Article 1: Sterilization, Disinfection, and Antisepsis Flashcards Preview

Microbiology Exam 1 > Article 1: Sterilization, Disinfection, and Antisepsis > Flashcards

Flashcards in Article 1: Sterilization, Disinfection, and Antisepsis Deck (28):
1

___ of hospital-acquired infections (HAI) are preventable

1/3

2

Primary vs Secondary HAI's

Primary = direct bacterial entry into the bloodstream

Secondary = spready from elswhere in the body

3

What two bacteria have seen a rise in incidences since the development of powerful broad spectrums antibiotics and increasingly invasive procedures?

1. Antibiotic-resistant gram positive bacteria

2. Multi-drug resistant gram negative bacteria

4

Define Sterilization

Total destruction or physical removal of all microorganisms including the more resistant forms like bacterial spores, mycobacteria, non-enveloped viruses, and fungi

5

What are the four key sterilizing methods?

Moist heat, Dry heat, Ethylene oxide gas, and Irradiation

6

Moist Heat

-Saturated steam under pressure, as in an autoclave (121-132 degrees C for 15+ minutes)
-Most widely used and dependable method
-Nontoxic, inexpensive, rapidly kills bacteria and spores
-Prions can be killed by boiling in 1 N NaOH for 10 minutes followed by autoclaving
-Kills microbes by irreversibly denaturing proteins, causing single strand DNA breaks, and compromising membrane integrity
***Moist heat should be used on all heat- and moist-resistant critical and semi-critical items

7

Is boiling a method of sterilization?

No; it is a method of DISINFECTION

8

Dry Heat

-Oven (1 hour at 170 C, 2 hours at 160 C, or 3 hours at 150 C)
-Kills spores but MAY NOT ELIMINATE PYROGENS (fever-inducing agents)
-Only used for materials that can be damaged by moist heat or where moist heat cannot penetrate (e.g. powders, petroleum products, and sharp instruments)
-Nontoxic and does not harm the environment; it penetrates materials and is non-corrosive for metals and sharp instruments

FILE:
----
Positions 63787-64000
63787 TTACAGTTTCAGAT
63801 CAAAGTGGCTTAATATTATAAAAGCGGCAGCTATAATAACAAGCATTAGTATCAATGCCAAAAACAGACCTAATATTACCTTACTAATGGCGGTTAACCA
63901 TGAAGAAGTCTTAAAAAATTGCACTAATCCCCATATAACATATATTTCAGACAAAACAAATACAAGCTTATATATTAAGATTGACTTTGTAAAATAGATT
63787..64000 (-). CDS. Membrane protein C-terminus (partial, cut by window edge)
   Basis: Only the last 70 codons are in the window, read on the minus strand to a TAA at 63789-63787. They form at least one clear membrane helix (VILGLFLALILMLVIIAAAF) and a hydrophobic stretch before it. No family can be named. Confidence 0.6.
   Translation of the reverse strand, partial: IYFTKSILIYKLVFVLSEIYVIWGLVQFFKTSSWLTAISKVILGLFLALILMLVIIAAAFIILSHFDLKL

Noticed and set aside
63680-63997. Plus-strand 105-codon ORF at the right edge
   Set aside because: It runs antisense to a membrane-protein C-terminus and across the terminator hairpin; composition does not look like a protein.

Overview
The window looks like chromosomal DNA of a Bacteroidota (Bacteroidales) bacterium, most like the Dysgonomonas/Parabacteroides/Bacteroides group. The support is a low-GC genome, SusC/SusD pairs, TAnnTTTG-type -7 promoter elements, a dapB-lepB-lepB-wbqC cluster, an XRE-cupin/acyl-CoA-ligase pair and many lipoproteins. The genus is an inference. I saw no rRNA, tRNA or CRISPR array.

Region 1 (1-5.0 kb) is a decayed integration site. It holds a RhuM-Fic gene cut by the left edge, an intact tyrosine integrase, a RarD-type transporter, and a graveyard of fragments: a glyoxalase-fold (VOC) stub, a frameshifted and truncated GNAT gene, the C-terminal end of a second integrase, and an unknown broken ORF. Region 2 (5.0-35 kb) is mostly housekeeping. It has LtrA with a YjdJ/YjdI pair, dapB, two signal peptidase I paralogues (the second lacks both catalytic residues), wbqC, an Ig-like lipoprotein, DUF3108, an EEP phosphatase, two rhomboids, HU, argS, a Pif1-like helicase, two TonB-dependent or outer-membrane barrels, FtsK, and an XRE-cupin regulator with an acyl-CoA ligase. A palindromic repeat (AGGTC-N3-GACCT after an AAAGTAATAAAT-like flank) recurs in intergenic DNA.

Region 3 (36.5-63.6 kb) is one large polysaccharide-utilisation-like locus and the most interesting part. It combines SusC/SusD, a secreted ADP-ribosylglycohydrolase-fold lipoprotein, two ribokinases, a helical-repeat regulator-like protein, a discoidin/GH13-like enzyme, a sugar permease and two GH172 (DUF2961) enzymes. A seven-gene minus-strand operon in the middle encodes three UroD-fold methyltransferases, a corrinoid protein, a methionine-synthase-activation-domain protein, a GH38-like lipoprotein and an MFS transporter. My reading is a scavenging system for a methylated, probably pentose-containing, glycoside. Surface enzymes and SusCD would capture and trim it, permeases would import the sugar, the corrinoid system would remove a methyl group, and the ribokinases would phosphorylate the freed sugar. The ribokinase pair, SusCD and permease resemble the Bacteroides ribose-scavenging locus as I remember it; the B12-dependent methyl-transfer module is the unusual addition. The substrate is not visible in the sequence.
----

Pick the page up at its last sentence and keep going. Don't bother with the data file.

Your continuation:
-Kills microbes by irreversibly denaturing proteins, causing single strand DNA breaks and compromising membrane integrity

9

Ethylene Oxide Gas

o Used for heat- and moisture-sensitive medical devices without deleterious effects on the material used
o Colorless gas that is also highly toxic, flammable and explosive
o Absorbed toxic or mutagenic by-products must be allowed to dissipate by aeration of the materials
o Kills by ALKYLATING PROTEIN, DNA and RNA within cells, which prevents normal cellular metabolism and replication

10

Irradiation

o UV irradiation – used in laboratory safety cabinets, hospital operating rooms, ionizing, prevention of growth in water in apparatus like the auto-analyzers; INEFFICIENT AS A STERILANT; use limited due to potential for damage to the cornea and skin.
o Ionizing radiations (Gamma rays) u
 Used to sterilize heat-sensitive, pre-packed, single use plastic items, including syringes and catheters
 Kills by eliciting DNA damage through production of free radical; blocks microbial replication

11

Disinfection

Removing or killing MOST, but not all, viable organisms (most resilient organisms like mycobacteria, viruses, fungi, and bacterial spores may survive)

12

Disinfection: High- vs Intermediate- vs Low-level

High-level: can approach sterilization in effectiveness in that it can destroy all microorganisms except large numbers of bacterial spores. For this reason high-level disinfection is oftentimes confused and used interchangeably with sterilization

Intermediate-level: can kill mycobacteria, bacteria, most viruses, most fungi but are not very effective against bacterial spores.

Low-level: can kill most vegetative bacteria, some fungi and some viruses in a reasonable period of time.

13

Important Qualities of Disinfectants

Antimicrobial activity
Solubility
Stability
Penetration
Non-toxicity to humans
Non-corrosive
Non-staining
Deodorizing ability
Detergent Capability and Availability

14

High Level Disinfectants: Characteristics

o Used for all such devices that cannot be sterilized such as endoscopes and plastic surgical instruments that are used in invasive procedures and come into contact with tissues or blood (critical items)
o Most effective if the instruments are clean of all organic matter
o Use approaches sterilization and may kill spores (a few discussed in the sterilization section above).

15

High Level Disinfectants: Examples

Glutaraldehyde, Oxidizing Agents (Peracetic Acid, Hydrogen Peroxide, and Chlorine Compounds [e.g. bleach])

Mnemonic: "GO High" for most effective disinfectants

16

Intermediate Level Disinfectants: Characteristics

o Used on semi-critical instruments, which are unlikely to be contaminated with bacterial spores or resistant organisms (e.g. laryngoscopes, endoscopes, vaginal specula, anesthesia breathing circuits, etc…) These instruments come into contact with mucus membrane or non-intact skin.
o Spores are not killed by intermediate level disinfectants

17

Intermediate Level Disinfectants: Examples